GEORGE TOWN: Palliative and hospice communities in Malaysia should create more voices about the importance of palliative care to the public, Deputy Ministry of Health (MoH) Lee Boon Chye (pix) said.
He said the ministry regarded palliative care as an important component of care that should be made available in all hospital and also at the level of community health care services.
“The objectives (for palliative care) are to provide comfort and necessary pain relief for the patient (before death) while maintaining their dignity, as well as to give psychosocial and spiritual support for both the patient and the family,” he said in his speech for the Charis Hospice 15th anniversary dinner here on Saturday.
He also said that the federal government would want to see more community involvement on informing and educating the essentials and benefits of palliative care to the public before setting a policy to make it a necessary medical treatment for all hospitals and clinics nationwide.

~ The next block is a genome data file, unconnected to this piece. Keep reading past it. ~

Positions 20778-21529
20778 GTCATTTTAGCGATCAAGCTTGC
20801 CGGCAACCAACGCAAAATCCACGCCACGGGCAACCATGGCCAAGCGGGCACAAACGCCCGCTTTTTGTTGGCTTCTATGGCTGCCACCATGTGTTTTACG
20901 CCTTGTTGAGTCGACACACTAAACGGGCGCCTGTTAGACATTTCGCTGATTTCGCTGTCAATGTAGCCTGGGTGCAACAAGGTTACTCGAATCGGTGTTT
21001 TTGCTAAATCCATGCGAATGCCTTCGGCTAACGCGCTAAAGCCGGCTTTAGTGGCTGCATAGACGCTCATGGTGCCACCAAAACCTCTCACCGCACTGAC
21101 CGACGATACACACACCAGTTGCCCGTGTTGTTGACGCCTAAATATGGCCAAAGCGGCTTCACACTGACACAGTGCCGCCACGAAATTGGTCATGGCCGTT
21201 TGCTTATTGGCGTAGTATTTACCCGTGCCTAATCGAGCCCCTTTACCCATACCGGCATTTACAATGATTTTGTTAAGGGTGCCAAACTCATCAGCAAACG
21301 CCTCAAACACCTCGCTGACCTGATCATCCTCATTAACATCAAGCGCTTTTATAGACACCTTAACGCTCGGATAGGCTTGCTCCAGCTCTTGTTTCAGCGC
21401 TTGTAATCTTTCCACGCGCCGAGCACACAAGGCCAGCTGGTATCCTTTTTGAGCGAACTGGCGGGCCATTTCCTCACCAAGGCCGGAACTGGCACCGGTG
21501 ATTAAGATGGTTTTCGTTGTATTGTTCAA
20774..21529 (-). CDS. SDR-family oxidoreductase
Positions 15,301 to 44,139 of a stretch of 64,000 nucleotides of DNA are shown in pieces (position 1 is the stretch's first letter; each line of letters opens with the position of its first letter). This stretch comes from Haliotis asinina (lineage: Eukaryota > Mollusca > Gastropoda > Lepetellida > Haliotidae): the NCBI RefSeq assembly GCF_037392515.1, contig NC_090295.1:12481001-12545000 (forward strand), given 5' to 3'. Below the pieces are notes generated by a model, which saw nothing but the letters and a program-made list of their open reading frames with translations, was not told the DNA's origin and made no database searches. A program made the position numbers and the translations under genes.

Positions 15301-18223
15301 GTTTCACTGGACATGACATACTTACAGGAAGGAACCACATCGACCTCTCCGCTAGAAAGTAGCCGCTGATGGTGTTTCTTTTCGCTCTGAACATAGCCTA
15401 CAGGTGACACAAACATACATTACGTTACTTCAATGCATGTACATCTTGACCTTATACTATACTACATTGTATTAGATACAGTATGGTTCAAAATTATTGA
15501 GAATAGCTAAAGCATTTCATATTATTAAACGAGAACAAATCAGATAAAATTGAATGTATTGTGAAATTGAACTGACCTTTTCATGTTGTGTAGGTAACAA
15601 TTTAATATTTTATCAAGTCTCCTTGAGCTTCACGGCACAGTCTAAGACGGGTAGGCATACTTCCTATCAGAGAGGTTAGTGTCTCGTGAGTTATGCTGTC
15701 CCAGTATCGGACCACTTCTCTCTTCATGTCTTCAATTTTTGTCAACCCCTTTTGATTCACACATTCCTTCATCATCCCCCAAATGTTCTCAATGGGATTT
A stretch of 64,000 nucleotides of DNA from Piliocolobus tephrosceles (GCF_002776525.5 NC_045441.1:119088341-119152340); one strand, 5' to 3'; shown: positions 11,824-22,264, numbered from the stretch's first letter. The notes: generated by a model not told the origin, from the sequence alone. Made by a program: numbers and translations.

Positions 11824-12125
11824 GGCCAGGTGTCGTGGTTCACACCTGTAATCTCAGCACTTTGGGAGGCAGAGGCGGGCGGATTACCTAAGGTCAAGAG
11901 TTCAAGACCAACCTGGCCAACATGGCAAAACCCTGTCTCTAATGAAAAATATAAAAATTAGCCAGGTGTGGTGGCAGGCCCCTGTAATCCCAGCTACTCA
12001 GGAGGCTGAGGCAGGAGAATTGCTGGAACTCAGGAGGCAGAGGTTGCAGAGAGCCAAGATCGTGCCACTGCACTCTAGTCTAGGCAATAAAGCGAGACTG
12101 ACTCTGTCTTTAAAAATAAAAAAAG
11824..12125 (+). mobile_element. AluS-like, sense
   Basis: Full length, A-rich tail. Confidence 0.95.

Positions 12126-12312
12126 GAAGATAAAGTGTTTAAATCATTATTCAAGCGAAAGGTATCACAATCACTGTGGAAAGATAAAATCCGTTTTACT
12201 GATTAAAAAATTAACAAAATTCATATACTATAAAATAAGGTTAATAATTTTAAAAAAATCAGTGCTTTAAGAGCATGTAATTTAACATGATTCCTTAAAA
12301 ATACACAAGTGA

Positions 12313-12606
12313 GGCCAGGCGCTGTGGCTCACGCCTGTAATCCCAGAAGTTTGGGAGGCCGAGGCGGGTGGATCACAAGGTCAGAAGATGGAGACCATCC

“I do understand that this top-down policy decision, to a certain extent, needs some leadership, but it should also be somehow democratised, where there would be two-way communication.
“It will not be enough just from the federal government, as it will be just as important for the community involvement in order for MOH to provide seamless care for the patients and their families,” he added.
Meanwhile, Charis Hospice Board of Directors (BOD) chairman Lee Khai said that palliative care would help minimise emotional distress for the patient and families and would allow them to reduce stress from unnecessary hospital visits, as the treatment could be done at home.
However, Lee addressed the high social stigma related to palliative care and death in Malaysia and prefer to sidestep the conversation.
“All of us will inevitably die, but this taboo has negative consequences, including denying a patient the opportunity to prepare for death,” he said. — Bernama